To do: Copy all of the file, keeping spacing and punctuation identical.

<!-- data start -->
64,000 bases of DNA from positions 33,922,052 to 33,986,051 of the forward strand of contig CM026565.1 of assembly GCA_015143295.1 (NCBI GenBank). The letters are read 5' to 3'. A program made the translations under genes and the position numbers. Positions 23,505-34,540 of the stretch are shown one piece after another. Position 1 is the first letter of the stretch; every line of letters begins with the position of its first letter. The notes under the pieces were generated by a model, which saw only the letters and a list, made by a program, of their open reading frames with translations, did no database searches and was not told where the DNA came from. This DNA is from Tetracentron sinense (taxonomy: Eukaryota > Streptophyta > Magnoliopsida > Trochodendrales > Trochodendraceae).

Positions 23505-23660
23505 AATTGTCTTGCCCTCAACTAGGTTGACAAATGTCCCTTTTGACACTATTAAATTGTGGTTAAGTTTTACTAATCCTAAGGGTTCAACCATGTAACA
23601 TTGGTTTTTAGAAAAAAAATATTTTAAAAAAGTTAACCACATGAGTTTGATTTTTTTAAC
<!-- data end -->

64,000 bases of DNA from positions 33,922,052 to 33,986,051 of the forward strand of contig CM026565.1 of assembly GCA_015143295.1 (NCBI GenBank). The letters are read 5' to 3'. A program made the translations under genes and the position numbers. Positions 23,505-34,540 of the stretch are shown one piece after another. Position 1 is the first letter of the stretch; every line of letters begins with the position of its first letter. The notes under the pieces were generated by a model, which saw only the letters and a list, made by a program, of their open reading frames with translations, did no database searches and was not told where the DNA came from. This DNA is from Tetracentron sinense (taxonomy: Eukaryota > Streptophyta > Magnoliopsida > Trochodendrales > Trochodendraceae).

Positions 23505-23660
23505 AATTGTCTTGCCCTCAACTAGGTTGACAAATGTCCCTTTTGACACTATTAAATTGTGGTTAAGTTTTACTAATCCTAAGGGTTCAACCATGTAACA
23601 TTGGTTTTTAGAAAAAAAATATTTTAAAAAAGTTAACCACATGAGTTTGATTTTTTTAAC